New Technique Plus Conventional Ultrasound Scans Improve Fetal Circulation Pathology Detection

By combining a wave reflection analysis with standard Doppler ultrasound, providers can better identify whether a pregnant woman is experiencing impeded blood flow to the placenta, potentially improving pregnancy outcomes.

Providers can use a new ultrasound technique to more accurately detect blood flow problems in the placenta, potentially leading to an improvement in the diagnosis of fetal pathologies.

Placental problems happen in more than half of the cases of fetal growth restriction (FGR) or stillbirth annually. FGR affects up to 10 percent of pregnancies each year, and it is present in roughly 20 percent of stillbirths. Consequently, being able to effectively detect blood flow problems is critical.

Currently, providers use Doppler ultrasound to assess part of fetal health by measuring the pulsality of the umbilical artery blood velocity waveforms. But, several factors, including the fetal heartbeat can make an accurate examination and determination difficult.

In a study published in eBiomedicine, a team of investigators from The Hospital for Sick Children in Toronto tested a new technique called wave reflection analysis that isolates the part of the pulsation that is specific to the placenta. When combined with conventional ultrasound scans, this method can diagnose circulatory problems that impact both the maternal and the fetal portions of the placenta during pregnancy.

“In this study, we found that wave reflections were larger in women with placental vascular pathology compared to healthy pregnancies,” said the team led by John G. Sled, Ph.D., senior scientist in the Program of Translational Medicine in obstetrics and gynecology department at The Hospital. “This was true for both maternal vascular malperfusion (MVM) and fetal vascular malperfusion (FVM).”

To assess whether using wave reflection analysis with Doppler ultrasound could augment placental pathology diagnosis, the team, funded by the National Institute of Health’s Eunice Kennedy Shriver National Institute of Child Health and Human Development, performed standard clinical ultrasound on 241 women between ages 18 and 45 who were between the 26th and 32nd weeks of pregnancy. Of this group, 36 women had been diagnosed with MVM, 16 had received FVM diagnoses, and 40 were considered healthy controls. The remaining 149 women had non-diagnostic findings or rare placental diagnoses.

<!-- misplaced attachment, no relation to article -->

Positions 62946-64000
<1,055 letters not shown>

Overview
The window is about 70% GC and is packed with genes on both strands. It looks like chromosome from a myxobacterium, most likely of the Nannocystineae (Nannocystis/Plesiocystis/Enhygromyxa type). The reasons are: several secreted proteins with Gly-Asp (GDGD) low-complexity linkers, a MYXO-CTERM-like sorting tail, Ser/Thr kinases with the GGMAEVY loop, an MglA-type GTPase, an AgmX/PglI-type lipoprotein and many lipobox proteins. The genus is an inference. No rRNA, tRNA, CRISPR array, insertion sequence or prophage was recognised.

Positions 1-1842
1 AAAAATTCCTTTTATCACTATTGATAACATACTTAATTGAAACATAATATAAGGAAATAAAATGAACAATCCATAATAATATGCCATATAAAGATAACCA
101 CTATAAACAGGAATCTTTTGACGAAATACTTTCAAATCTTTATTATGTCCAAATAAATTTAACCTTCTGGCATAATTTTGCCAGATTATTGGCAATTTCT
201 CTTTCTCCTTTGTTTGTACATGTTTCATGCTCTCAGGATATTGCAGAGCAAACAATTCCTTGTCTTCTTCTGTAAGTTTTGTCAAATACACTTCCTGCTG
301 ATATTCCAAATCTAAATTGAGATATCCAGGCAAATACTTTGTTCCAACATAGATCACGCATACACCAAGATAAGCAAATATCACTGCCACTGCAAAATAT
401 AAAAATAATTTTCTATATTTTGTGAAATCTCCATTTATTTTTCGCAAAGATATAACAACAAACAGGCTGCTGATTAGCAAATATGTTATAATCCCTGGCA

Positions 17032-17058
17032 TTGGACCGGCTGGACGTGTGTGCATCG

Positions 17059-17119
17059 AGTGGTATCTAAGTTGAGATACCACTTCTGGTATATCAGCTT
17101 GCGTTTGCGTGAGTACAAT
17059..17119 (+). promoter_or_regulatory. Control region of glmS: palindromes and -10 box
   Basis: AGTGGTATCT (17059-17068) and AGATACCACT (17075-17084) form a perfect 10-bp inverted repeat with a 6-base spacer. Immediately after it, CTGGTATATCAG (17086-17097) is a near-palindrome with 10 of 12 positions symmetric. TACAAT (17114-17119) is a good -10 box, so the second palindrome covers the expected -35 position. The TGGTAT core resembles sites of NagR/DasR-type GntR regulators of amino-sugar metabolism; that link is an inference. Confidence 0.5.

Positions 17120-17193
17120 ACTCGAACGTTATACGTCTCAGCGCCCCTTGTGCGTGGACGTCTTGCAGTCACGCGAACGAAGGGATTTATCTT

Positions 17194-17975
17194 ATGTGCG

Based on their analysis, women with MVM or FVM were significantly more likely to have adverse pregnancy outcomes, such as preeclampsia or small for gestational age births, than were women with no placental pathologies. In addition, women with FVM also had high rates of umbilical cord abnormalities, including entanglement at delivery, small cord diameter (less than 8 mm), and hyper-coiling.

In addition, they found that women with placental vascular pathologies had larger wave reflections than the healthy controls. According to their evaluation, the first harmonic coefficients were elevated in women with MVM and FVM by 55 percent and 41 percent, respectively. These higher coefficients indicated that there was one or more distal site of high hemodynamic impedance and/or a large impedance mismatch, the team said. They suspected the capillaries within the terminal villi because the structure of the villi are abnormal in both MVM and FVM.

With the clinical ultrasound-derived parameters, the team determined the umbilical artery pulsality index was significantly increased by 48 percent over the healthy controls, and the uterine artery pulsality index was increased by 77 percent, and the cerebroplacental ratio was significantly decreased by 35 percent in the MVM group. In addition, FVM women had no significant differences in umbilical or uterine artery pulsality index or the cerebroplacental ratio.

When viewed together, the team said, these findings offer diagnostic benefit.

“The predictive performance of the first harmonic reflection co-efficient was moderate. Combining the wave reflection coefficient with other metrics used clinically for surveillance (i.e., umbilical and uterine artery pulsality index, fetal biometry, and maternal blood testing) has the potential to improve diagnosis of placental pathologies,” they said.

If it is confirmed that a woman has an increased first harmonic wave reflection coefficient, a differential diagnosis can determine whether she had MVM or FVM pathology based upon whether she had an elevated umbilical or uterine pulsality index. Gestational age would then determine the next course of action, such as more intensive fetal monitoring or emergency C-section.

Overall, the team said, these findings are particularly promising for women with FVM because there is no current reliable method for detection.

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